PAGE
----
McAvoy sets out to set her plank on the bridge between the fields of theology and psychology, which is necessary work. Her training is clearly that ofMcAvoy sets out to set her plank on the bridge between the fields of theology and psychology, which is necessary work. Her training is clearly that of a psychologist, and it is from that direction that she builds. She is firmly planted on the psychological bank; her understandings are solid and her explanations made simple and easy to understand.
However, she is clearly not trained in theological matters, and her work is rife with theological issues. A refrain throughout the entire first section is that "God is not like us," a phrase that would have been appalling to the disciples who walked, ate, slept, and pissed with Emmanuel, God with Us. Indeed, Emmanuel turned out to not only be God with us, God among us, but also God /as/ us -- God just like us, but more fully human. At one point she says "there is no one like God" to which I angrily scribbled in the margin, JESUS!, at once an exclamation and a response. At times I thought her to be writing to a conservative/evangelical audience, but in this refrain I think not even they would agree; it is the polytheists and the gnostics who believe God's nature to be far from that of humanity.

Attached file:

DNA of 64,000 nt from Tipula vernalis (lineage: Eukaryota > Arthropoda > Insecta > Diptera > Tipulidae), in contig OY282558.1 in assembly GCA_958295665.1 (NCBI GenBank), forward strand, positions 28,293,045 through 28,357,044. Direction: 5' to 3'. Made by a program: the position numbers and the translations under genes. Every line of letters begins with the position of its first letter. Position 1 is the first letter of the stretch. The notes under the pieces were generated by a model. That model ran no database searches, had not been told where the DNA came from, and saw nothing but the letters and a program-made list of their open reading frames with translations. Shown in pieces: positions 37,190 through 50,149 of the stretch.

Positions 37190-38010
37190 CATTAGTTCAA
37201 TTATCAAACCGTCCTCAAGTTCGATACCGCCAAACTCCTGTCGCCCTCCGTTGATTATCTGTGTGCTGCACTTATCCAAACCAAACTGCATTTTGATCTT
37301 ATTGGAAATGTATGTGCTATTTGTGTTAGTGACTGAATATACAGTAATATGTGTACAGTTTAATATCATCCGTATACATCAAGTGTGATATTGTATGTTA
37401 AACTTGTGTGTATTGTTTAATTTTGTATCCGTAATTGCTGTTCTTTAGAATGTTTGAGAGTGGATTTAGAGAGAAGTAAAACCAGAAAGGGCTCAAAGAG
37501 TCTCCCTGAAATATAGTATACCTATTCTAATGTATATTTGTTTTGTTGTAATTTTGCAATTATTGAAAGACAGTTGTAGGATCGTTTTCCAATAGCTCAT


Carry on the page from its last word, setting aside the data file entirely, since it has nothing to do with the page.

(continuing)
Another concern is her exclusive and unnoticed use of the masculine pronouns for God, especially when she seems to assume a female audience at many other points. Cringe-worthy, especially since the pronouns were so heavily used and could have easily been avoided. To quote Ruether: If God is male, then male is God.
Finally, there's also lots of proof-texting, an issue that I won't go into the particularities of here as it's easily researchable and discussed in any entry-level hermeneutics course.
She does some good work on theo-psychological matters. Chapter 3 re-writes the "having desires is pride" narrative into "having desires is healthy and God wants it for us." She writes beautifully against what she calls "engulfment" (also referred to as enmeshment). However, she undoes this work in Chapter 4, where we are supposed to force ourselves to believe that God is always right (what does that even look like in a life?!) and that living life "on our own terms" is destructive (p98). How we are supposed to know what is God and what is us, and how we discern which feelings/behaviors are our healthy desires and which are pridefully living on our own terms -- all this goes unaddressed. Which works, perhaps, if you're entrenched in Christianese. Ultimately, this chapter and the book advocates engulfment in God -- which is just as dangerous as engulfment with a parent. It denies our human agency. It denies lament (which is most of the psalms). It ignores the times that God changes God's mind -- God does so with Nineveh Jonah, against Jonah's wishes. God does so in Exodus, after deciding to destroy the people of Israel, and Moses pleads with him. If the great prophets get to disagree with God, have a self and agency apart from God, why advocate engulfment in God as the solution to all pain? Indeed, the one whose will is most closely matched with God (matched, not taken over by) is Jesus, and the close-matching will did far from relieving him of pain. Pain may be the starting point, but perhaps relief is not the end goal.